5 steps to a quick home sale

In a hurry to sell your home? Here's how to make sure you snag the best price in shortest amount of time.

EMAIL  |   PRINT  |   SHARE  |   RSS
 
google my aol my msn my yahoo! netvibes
Paste this link into your favorite RSS desktop reader
See all CNNMoney.com RSS FEEDS (close)
By Beth Braverman, Money Magazine staff reporter

Mortgage estimator
Estimate monthly housing payments
Price of home:
Downpayment:
Interest rate:     %
Yearly property taxes:
Yearly homeowner's insurance:
CALCULATE  
Mortgage Rates
30 yr fixed 4.36%
15 yr fixed 3.39%
5/1 ARM 3.36%
30 yr refi 4.34%
15 yr refi 3.38%

Find personalized rates:
 

Rates provided by Bankrate.com.

(Money Magazine) -- 1. You have to seriously undercut the competition

Selling a home in a down market almost inevitably means settling for a disappointing price. But to unload your home fast, you're going to have to dip 10% to 15% below what comparable homes in your neighborhood recently sold for. You still may not be able to compete with foreclosures and short sales, but at least you stand a chance of getting buyers to notice your listing.

To prevent yourself from becoming overly attached to your asking price, try to determine the lowest possible offer you'd accept before your listing hits the market. That will help remove your emotions from the negotiating process later on, says Palm Beach realtor Heidi Cole.

2. Outside fixes have the biggest impact

Since your house won't be cheaper than the distressed property down the block, it has to look far better. But you may not have the time or money to redo the kitchen, so focus on cosmetic improvements that will bring the most buyers to your door.

Spending a grand can go a long way toward improving your home's exterior, says staging expert Sandy Hare of Eugene, Ore. Get the outside of your house power-washed, paint the door, replace the knocker, and hire a gardener to give your yard some TLC.

3. First-timers are your friend

The most efficient way to market your home is to target the most likely buyers. First-timers bought over half the homes purchased so far this year, thanks to a new federal tax credit and the flexibility to buy without the burden of selling another property (super-low mortgage rates don't hurt either).

The average age of the first-time buyer: 30. To boost your chances of reaching the Gen-Y crowd, get yourself a snazzy online presence (see No. 4) and spread the word about your next open house through social networks like Facebook and Twitter, says Warwick, R.I., realtor Ron Phipps.

4. Online tricks will make your home pop

Buyers are faced with thousands of listings. Help them find yours by peppering your description with amenity keywords like "deck," "pool," and "granite counters," says Heather Fernandez of real estate search site Trulia.com. Then make sure they like what they see by using a wide-angle lens to make your rooms look bigger in pictures. And set your home at the lowest end of its price range; a $299,000 home will seem expensive to a buyer in the $250,000 to $300,000 range, but a $301,000 home is a deal to someone looking between $300,000 and $350,000.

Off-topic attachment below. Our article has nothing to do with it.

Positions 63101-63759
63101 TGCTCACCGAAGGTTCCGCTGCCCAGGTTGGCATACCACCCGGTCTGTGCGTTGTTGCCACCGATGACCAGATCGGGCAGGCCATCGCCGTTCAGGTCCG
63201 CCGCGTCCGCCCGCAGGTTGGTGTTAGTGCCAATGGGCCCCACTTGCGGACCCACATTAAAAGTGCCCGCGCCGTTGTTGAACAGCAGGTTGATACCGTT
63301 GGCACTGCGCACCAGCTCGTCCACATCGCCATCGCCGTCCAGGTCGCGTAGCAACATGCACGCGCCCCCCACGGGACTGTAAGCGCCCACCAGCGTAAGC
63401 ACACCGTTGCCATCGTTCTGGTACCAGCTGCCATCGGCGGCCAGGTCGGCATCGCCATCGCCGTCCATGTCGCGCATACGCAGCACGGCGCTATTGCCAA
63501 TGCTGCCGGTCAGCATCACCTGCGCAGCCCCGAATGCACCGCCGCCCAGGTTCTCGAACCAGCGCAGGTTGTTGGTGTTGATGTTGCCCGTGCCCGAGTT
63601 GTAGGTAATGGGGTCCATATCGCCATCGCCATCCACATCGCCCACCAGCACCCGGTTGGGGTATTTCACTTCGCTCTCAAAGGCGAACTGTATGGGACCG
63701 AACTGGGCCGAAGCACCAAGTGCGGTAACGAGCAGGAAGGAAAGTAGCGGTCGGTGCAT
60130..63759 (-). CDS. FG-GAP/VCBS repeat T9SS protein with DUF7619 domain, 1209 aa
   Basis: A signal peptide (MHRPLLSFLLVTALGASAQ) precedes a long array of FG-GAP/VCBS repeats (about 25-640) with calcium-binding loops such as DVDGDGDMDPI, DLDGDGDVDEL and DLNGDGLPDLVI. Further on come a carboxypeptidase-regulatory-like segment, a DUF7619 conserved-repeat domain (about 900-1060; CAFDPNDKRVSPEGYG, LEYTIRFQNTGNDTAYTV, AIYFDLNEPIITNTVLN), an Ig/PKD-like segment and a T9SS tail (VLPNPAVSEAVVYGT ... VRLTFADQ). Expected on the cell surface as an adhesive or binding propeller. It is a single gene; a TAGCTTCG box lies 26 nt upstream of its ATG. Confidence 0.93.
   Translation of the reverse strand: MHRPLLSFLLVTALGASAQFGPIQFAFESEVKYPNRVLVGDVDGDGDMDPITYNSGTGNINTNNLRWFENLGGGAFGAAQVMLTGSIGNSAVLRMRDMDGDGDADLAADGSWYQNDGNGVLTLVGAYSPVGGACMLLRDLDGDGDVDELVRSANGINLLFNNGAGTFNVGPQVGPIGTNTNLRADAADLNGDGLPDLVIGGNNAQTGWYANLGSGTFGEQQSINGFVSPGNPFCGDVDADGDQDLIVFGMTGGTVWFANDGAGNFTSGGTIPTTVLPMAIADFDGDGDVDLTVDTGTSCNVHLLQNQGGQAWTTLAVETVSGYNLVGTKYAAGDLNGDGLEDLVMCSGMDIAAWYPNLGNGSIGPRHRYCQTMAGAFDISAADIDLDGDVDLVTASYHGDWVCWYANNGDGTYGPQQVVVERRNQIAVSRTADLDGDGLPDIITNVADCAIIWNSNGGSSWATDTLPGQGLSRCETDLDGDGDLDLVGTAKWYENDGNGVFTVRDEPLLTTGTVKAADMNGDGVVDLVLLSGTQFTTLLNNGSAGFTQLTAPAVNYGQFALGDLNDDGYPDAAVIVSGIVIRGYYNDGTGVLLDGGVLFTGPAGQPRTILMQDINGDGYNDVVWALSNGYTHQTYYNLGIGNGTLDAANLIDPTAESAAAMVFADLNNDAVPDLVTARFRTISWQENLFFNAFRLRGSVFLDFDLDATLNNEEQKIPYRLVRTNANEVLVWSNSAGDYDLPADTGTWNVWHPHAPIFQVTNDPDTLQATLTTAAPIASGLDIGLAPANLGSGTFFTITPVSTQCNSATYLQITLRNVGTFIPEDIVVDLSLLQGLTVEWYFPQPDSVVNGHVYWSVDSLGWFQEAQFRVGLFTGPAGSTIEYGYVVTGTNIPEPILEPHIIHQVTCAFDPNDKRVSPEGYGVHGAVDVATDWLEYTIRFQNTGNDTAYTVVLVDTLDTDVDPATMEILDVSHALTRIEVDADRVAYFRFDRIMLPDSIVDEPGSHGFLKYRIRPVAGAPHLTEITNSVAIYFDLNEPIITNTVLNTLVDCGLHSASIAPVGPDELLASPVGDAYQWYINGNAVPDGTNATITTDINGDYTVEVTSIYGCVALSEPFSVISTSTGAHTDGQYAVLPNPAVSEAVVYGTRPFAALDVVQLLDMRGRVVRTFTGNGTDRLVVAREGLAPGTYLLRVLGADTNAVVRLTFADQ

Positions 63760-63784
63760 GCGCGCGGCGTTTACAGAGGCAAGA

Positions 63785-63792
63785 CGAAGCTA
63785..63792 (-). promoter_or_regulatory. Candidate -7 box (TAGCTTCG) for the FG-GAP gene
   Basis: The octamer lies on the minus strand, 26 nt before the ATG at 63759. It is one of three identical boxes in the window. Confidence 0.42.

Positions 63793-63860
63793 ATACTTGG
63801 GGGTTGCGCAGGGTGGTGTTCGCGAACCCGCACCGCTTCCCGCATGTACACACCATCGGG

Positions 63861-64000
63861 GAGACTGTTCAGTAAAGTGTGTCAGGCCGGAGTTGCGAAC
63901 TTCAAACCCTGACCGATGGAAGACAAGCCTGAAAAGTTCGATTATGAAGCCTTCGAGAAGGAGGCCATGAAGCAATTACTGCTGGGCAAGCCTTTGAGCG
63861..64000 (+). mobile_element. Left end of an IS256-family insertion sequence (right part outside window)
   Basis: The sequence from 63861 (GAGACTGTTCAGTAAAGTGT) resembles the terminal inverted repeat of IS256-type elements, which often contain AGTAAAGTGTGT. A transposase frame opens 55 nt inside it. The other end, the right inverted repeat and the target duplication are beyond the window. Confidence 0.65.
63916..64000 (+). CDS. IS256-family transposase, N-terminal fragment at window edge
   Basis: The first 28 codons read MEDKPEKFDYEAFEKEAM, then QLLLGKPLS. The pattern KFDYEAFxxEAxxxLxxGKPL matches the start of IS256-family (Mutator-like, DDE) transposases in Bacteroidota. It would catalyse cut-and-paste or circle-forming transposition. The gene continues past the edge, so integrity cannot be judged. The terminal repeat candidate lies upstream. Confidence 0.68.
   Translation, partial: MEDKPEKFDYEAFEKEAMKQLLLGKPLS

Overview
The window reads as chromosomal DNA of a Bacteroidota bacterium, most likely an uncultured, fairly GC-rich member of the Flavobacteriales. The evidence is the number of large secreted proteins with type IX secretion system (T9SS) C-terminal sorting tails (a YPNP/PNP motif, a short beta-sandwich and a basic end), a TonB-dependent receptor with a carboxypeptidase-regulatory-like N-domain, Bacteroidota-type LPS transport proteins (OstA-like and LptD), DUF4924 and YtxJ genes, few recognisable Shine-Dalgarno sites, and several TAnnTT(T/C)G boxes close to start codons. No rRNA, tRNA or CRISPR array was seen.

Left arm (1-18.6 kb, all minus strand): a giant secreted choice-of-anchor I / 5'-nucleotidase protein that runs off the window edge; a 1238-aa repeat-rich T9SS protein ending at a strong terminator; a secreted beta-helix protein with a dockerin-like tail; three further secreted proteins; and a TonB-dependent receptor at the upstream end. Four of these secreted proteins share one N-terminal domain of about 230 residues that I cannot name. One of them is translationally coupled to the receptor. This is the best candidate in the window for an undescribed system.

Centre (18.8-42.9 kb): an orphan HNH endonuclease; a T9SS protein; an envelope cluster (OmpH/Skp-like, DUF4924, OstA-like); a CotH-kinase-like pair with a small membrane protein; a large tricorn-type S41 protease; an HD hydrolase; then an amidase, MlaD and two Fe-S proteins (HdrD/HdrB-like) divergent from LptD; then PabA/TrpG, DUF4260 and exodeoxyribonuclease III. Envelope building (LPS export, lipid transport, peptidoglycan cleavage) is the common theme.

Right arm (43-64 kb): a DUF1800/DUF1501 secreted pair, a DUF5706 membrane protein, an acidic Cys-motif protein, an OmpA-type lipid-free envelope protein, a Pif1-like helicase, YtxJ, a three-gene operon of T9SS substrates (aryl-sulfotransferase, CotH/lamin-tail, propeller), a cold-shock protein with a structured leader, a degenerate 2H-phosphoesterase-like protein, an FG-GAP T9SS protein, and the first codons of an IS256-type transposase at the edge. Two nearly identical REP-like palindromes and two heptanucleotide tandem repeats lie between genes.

5. Your secret weapon is a speedy deal

It can take months for banks to approve a deal for a short sale or a foreclosed property. Make sure your agent lets potential buyers know that you can close the deal within a few weeks.

Another advantage you hold over distressed sellers: the ability to be creative in negotiations. If a potential buyer is wavering, offer to pay part or all of the closing costs or cover a year's worth of association fees. At the very least, consider throwing in some new appliances or a paint job. After all, in this market no one is going to want a home that doesn't seem like a bargain.  To top of page

Find mortgage rates in your area


Send feedback to Money Magazine
Features
They're hiring!These Fortune 100 employers have at least 350 openings each. What are they looking for in a new hire? More
If the Fortune 500 were a country...It would be the world's second-biggest economy. See how big companies' sales stack up against GDP over the past decade. More
Sponsored By:
More Galleries
50 years of the Ford Mustang Take a drive down memory lane with our favorite photos of the car through the years. More
Cool cars from the New York Auto Show These are some of the most interesting new models and concept vehicles from the Big Apple's car show. More
8 CEOs who took a pay cut in 2013 Median CEO pay inched up 9% in 2013 to $13.9 million. But not everyone got a bump last year. Here are eight CEOs who missed out. More
Worry about the hackers you don't know 
Crime syndicates and government organizations pose a much greater cyber threat than renegade hacker groups like Anonymous. Play
GE CEO: Bringing jobs back to the U.S. 
Jeff Immelt says the U.S. is a cost competitive market for advanced manufacturing and that GE is bringing jobs back from Mexico. Play
Hamster wheel and wedgie-powered transit 
Red Bull Creation challenges hackers and engineers to invent new modes of transportation. Play

Market indexes are shown in real time, except for the DJIA, which is delayed by two minutes. All times are ET. Disclaimer LIBOR Warning: Neither BBA Enterprises Limited, nor the BBA LIBOR Contributor Banks, nor Reuters, can be held liable for any irregularity or inaccuracy of BBA LIBOR. Disclaimer. Morningstar: © 2014 Morningstar, Inc. All Rights Reserved. Disclaimer The Dow Jones IndexesSM are proprietary to and distributed by Dow Jones & Company, Inc. and have been licensed for use. All content of the Dow Jones IndexesSM © 2014 is proprietary to Dow Jones & Company, Inc. Chicago Mercantile Association. The market data is the property of Chicago Mercantile Exchange Inc. and its licensors. All rights reserved. FactSet Research Systems Inc. 2014. All rights reserved. Most stock quote data provided by BATS.